When Rose Lemberg and I ran Vera Nazarian’s fundraiser, we each had our own reasons for helping.
I’ll link to Rose’s below, but here are mine.
In 2003, I befriended another person on a forum where we knew each other anonymously (this forum required pseudonyms). Let’s call him Cas. He lived in the Portland, Oregon area. I can’t remember exactly when we first met face to face, but I believe it was 2005. Cas was in town for business (he was a mid-level manager in electronics), and he, Rick, and I had dinner.
In 2006, I took a traditional chairmaking workshop in Portland for a week. Cas and I went out for dinner to his favorite Chinese restaurant, which was a very informal place, but very tasty. In 2007, Cas was once again in my area for business, and he, Rick, and I went out for dinner again.
At that time, Cas was at the very end of what would turn out to be his last job.
Look, I’m going to say it, because I think the truth needs to be said when I’m talking this stuff (which is part of why I’m giving you a nick and not his real name): he was not the most ethical person. I don’t know the whole story, and I don’t care, but he’d done something wrong (and by “wrong,” I mean big ticket wrong) in the past where wound up with an IRS bill of over a hundred grand that was not dischargeable in Chapter 7, only Chapter 13. I believe the rules have subsequently changed, but those were the rules in place at the time.
However, in between when he’d incurred that debt and when I met him, he’d straightened up a lot. Not completely, but a lot. (For me, growth is a more important trait than perfection.)
And he’d had a Chapter 7 years and years before, but this IRS bill was weighing around his neck. In 2005, he filed Chapter 13. Even after he’d lost his job, he’d kept paying on the Chapter 13. His wife had to file Chapter 13 also just so they could keep the house (because they could defer other bills and reduce their household expenses). She had chronic illness, so that was yet another complicating factor.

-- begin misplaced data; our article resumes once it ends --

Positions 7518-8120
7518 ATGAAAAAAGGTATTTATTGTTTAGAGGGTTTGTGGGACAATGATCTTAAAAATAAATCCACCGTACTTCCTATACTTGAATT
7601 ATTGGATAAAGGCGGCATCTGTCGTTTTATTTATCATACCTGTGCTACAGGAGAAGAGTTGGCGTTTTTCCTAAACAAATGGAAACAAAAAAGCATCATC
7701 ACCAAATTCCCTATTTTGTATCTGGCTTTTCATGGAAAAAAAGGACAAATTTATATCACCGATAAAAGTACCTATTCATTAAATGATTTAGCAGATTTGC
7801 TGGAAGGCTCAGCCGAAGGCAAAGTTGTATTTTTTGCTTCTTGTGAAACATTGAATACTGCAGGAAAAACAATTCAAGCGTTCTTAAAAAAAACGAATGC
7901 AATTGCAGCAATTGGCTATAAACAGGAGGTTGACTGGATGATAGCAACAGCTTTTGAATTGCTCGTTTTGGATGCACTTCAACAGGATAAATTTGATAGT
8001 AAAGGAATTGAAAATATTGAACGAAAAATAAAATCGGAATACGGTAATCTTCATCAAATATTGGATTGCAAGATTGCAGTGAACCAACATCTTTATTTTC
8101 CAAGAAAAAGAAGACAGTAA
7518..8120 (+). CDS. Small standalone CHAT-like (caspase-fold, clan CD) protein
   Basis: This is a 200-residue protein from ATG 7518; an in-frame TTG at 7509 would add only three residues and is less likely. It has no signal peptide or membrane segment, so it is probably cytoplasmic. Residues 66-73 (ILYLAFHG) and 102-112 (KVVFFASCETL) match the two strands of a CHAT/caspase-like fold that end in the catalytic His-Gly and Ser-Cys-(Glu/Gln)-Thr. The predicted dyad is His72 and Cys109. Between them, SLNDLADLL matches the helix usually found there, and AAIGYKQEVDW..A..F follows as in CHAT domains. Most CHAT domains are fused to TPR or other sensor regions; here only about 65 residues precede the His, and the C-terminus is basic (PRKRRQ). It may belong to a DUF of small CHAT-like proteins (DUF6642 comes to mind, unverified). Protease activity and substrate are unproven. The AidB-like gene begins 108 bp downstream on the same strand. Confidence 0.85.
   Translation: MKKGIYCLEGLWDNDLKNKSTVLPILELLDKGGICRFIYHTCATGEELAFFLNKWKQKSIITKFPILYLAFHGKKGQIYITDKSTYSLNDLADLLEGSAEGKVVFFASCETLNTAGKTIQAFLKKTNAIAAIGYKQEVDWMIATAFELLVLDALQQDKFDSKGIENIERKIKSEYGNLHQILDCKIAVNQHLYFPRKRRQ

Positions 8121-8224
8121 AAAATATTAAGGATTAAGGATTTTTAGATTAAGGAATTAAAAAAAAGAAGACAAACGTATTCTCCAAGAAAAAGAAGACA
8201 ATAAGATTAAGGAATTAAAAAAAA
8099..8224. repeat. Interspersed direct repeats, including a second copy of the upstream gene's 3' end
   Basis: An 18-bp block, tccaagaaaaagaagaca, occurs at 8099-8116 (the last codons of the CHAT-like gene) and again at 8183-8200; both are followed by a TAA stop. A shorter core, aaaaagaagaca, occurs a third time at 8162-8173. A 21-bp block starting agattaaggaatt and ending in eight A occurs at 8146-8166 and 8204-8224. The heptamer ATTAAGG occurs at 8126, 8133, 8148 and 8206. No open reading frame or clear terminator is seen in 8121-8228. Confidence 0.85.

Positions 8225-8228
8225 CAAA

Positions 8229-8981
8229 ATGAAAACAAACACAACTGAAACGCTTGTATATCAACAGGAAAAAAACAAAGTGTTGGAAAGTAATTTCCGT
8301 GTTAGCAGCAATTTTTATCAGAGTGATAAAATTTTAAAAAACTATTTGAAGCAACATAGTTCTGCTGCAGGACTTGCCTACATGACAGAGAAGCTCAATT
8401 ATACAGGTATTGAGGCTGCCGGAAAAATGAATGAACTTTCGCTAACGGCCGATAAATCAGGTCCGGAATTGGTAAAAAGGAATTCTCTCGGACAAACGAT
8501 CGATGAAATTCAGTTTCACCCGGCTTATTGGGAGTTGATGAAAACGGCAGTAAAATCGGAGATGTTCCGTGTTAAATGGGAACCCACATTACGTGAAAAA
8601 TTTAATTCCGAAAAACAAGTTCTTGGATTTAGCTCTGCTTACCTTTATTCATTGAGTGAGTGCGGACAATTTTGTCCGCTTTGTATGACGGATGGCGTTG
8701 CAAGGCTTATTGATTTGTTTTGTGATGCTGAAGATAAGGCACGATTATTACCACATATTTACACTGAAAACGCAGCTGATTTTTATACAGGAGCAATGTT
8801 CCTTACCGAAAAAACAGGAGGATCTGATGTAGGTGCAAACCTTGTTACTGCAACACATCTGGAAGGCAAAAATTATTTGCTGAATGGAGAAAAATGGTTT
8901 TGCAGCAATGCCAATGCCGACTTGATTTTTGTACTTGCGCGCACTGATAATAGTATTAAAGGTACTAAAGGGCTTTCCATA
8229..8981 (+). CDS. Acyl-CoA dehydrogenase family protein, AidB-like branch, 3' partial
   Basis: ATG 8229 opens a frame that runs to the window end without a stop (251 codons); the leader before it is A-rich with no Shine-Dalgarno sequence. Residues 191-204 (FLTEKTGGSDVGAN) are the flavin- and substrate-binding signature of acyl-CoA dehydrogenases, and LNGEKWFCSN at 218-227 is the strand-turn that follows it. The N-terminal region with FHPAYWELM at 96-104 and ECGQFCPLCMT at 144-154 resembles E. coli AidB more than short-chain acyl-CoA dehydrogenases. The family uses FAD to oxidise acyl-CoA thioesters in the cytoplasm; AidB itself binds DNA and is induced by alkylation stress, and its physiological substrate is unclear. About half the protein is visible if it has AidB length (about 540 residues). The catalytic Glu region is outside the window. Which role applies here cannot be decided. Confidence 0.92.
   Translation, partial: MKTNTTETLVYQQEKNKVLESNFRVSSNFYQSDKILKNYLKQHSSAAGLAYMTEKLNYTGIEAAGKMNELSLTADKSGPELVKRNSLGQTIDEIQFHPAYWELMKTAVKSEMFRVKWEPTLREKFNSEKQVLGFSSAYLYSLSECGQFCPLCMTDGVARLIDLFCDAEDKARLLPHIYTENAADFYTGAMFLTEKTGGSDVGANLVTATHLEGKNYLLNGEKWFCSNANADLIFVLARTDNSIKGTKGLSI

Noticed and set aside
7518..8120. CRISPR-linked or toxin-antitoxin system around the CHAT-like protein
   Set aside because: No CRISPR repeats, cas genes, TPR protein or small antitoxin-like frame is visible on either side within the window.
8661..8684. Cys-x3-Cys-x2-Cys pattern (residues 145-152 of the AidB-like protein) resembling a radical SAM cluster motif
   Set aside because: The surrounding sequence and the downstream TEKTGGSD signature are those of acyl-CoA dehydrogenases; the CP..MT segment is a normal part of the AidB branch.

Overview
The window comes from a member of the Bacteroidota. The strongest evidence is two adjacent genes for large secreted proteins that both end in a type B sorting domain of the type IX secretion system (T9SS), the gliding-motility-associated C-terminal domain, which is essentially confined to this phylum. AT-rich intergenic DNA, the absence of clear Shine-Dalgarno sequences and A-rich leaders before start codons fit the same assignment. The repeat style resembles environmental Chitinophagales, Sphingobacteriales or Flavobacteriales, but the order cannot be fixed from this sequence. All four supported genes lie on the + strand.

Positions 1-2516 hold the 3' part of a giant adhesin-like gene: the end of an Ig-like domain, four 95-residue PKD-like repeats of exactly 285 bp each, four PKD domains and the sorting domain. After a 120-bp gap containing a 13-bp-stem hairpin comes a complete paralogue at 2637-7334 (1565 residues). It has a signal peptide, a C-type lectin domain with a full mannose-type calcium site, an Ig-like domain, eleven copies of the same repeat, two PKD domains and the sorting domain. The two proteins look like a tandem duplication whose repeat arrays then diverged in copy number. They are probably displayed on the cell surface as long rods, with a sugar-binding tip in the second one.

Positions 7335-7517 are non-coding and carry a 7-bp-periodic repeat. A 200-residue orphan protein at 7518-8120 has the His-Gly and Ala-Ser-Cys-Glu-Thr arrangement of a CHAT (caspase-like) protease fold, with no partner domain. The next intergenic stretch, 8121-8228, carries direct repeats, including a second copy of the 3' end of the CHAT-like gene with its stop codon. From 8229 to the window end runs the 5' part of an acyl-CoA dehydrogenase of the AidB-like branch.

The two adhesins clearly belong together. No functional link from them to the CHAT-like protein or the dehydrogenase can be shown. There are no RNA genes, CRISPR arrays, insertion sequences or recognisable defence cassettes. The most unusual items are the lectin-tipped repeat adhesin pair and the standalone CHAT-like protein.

If he’d gotten a job again, it would have been bearable, but he never did. Months turned into a year, and everything started to fall apart. His creditors asked for relief from the bankruptcy stay beginning in March 2008, right as I got my job at Apple.
Cas never told me.
I was so high on having gotten the job I wanted, I wasn’t really aware that he was deflecting, something he hadn’t done with me before. Only much later, when I looked back, was I able to see that our conversations started shifting at about that point in time.
In August, his bankruptcy was dismissed. He still never told me. Then he started to really withdraw, but I was so busy at work, I honestly barely noticed.
The morning they came to foreclose upon his house late October 2008, he shot and killed himself.
His family called, and I spoke to his brother.
I felt horribly guilty. No, it wasn’t my fault, but I feel guilty that I wasn’t present enough to call him on his withdrawal. I felt guilty that he’d previously trusted me with stuff, and, for whatever reason, maybe I’d lost his trust at a time when he needed someone most to vent to. I regretted not being there.
Even more horribly, I got why he did it. The house was solely in his name, and, in his own weird way, he was trying to protect his wife in a non-community property state. Undeniably, he was sending a big old “fuck you” to the bank foreclosing on the house, knowing they couldn’t sell it as is. That would be a very Cas-like approach. Part of me respects that.
The IRS debt was also solely his and from before marrying his wife, so the innocent spouse rule applied. If he died, she was free from it.
You know what? I miss my friend.
So, when only a few weeks later, someone else I knew sent out a bat signal that they were going to lose their home to foreclosure?
Of course I helped Vera. I felt like I’d failed Cas, but I didn’t want to make the same mistake twice. I didn’t do it for Vera anywhere near as much as I did it for Cas.
I’d seen Cas grow over the years I’d known him.
What I haven’t seen is Vera’s growth, and I’ve known her longer.
Cas never asked to borrow money from me (or manipulated money out of me), even when he desperately needed it.
Vera, on the other hand, is all about other people giving her money by whatever means. I’m not actually sure what verb applies to what Vera did, so I’m not going to go there, especially not when strict liability for libel may apply.
It’s not a happy verb, though.
I will say, however, one of the things Teresa Nielsen Hayden said once that has really stuck with me: “the long con is a narrative form.”